If you have any evidence whatsoever (scale, dead larvae etc.) you can do a holst milk test and answer the question definitively.

http://www.bushfarms.com/beespests.htm#afb

Short version of the holst milk test.  Mix some nonfat dry milk to the directions on the package.  Put it in a small jar under your arm to get it close to body temperature.  Add the scale, goo or larvae to the milk.  The white will precipitate out of the milk if it is AFB.  It will not if it is not AFB.
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Offline gww

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Re: Lost Nuc, why?
« Reply #34 on: November 27, 2017, 02:11:34 pm »
Michael
Do you know how some test honey for AFB?
Thanks
gww

Offline Michael Bush

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Re: Lost Nuc, why?
« Reply #35 on: November 27, 2017, 04:04:42 pm »
>Do you know how some test honey for AFB?

I don't.  I would guess they examine it under a microscope for AFB spores.
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Offline Acebird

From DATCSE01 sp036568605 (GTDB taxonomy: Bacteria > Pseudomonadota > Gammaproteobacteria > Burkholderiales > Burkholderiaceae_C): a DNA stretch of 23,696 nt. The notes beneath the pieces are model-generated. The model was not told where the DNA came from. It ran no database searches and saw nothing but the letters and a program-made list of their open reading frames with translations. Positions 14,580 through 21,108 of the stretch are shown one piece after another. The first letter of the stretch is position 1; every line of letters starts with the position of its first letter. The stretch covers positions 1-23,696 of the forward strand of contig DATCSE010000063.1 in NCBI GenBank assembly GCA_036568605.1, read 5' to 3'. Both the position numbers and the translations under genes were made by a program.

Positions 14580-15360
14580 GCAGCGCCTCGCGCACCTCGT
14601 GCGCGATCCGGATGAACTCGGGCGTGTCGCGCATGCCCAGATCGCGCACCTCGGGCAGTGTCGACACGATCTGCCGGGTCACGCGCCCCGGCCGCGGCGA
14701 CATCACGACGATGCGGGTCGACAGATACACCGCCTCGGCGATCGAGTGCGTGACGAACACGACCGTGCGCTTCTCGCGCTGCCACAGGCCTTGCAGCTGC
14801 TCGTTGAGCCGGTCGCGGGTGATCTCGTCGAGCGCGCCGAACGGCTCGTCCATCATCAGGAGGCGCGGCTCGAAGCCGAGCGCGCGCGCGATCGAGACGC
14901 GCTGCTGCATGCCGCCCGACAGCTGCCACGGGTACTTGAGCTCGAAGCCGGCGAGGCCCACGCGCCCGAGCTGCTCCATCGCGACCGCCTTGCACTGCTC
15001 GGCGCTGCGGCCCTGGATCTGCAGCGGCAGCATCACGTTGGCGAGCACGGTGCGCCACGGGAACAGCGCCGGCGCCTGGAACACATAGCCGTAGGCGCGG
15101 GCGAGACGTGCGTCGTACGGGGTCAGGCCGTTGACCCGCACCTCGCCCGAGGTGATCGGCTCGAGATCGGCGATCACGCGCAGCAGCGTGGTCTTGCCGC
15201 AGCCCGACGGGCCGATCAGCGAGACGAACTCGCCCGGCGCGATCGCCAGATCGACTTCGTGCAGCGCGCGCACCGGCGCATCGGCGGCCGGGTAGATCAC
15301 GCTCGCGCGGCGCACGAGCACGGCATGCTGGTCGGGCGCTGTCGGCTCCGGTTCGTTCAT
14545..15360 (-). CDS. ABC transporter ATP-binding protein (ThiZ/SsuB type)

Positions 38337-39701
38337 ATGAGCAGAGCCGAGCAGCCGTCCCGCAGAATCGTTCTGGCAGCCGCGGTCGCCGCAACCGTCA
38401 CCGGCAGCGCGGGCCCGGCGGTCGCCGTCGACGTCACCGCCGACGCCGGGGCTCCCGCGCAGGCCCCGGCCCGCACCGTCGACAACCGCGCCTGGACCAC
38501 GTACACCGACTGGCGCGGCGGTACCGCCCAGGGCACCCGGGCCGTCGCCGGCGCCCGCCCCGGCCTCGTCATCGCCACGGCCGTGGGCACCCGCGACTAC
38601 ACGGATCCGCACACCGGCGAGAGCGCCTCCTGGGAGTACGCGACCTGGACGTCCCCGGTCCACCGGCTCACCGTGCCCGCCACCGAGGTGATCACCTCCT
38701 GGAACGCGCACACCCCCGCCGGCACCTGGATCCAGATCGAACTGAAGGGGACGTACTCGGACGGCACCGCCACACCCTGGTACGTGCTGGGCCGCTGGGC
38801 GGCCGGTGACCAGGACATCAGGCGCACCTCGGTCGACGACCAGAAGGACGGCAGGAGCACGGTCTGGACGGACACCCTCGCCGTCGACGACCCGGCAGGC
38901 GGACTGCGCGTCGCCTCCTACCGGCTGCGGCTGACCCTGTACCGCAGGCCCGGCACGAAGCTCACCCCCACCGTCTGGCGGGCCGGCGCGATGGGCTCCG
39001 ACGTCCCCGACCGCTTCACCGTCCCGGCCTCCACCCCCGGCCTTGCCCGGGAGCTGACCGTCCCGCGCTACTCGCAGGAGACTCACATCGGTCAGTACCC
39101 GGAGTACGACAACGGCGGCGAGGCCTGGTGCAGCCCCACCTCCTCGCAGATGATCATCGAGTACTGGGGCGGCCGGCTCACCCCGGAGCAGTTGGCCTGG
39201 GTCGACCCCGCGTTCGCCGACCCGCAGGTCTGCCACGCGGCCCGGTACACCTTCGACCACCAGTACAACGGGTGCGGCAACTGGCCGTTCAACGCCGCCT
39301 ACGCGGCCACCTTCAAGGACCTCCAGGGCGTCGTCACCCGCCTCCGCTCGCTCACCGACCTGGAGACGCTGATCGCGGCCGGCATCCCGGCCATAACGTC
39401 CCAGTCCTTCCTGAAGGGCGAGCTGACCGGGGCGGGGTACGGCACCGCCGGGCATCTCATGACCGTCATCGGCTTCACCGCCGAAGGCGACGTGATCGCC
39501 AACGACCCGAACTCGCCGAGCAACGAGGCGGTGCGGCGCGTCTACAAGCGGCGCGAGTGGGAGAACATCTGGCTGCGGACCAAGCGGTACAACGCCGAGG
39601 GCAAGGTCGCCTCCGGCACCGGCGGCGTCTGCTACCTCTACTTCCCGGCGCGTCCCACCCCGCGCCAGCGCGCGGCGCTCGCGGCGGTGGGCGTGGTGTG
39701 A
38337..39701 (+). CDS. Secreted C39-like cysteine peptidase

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Re: Lost Nuc, why?
« Reply #36 on: November 27, 2017, 05:37:40 pm »
They might put it in a dish and grow the spores.
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Offline gww

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Re: Lost Nuc, why?
« Reply #37 on: November 27, 2017, 05:48:35 pm »
Thanks for the answer.  I will look it up some day.  I had seen some that said they spot check thier honey and should have ask but wasn't thinking.  I was just wondering it the little test kits or milk test would work.  It was just curiosity.
Thanks
gww

Offline Michael Bush

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Re: Lost Nuc, why?
« Reply #38 on: November 28, 2017, 09:38:19 am »
>I was just wondering it the little test kits or milk test would work.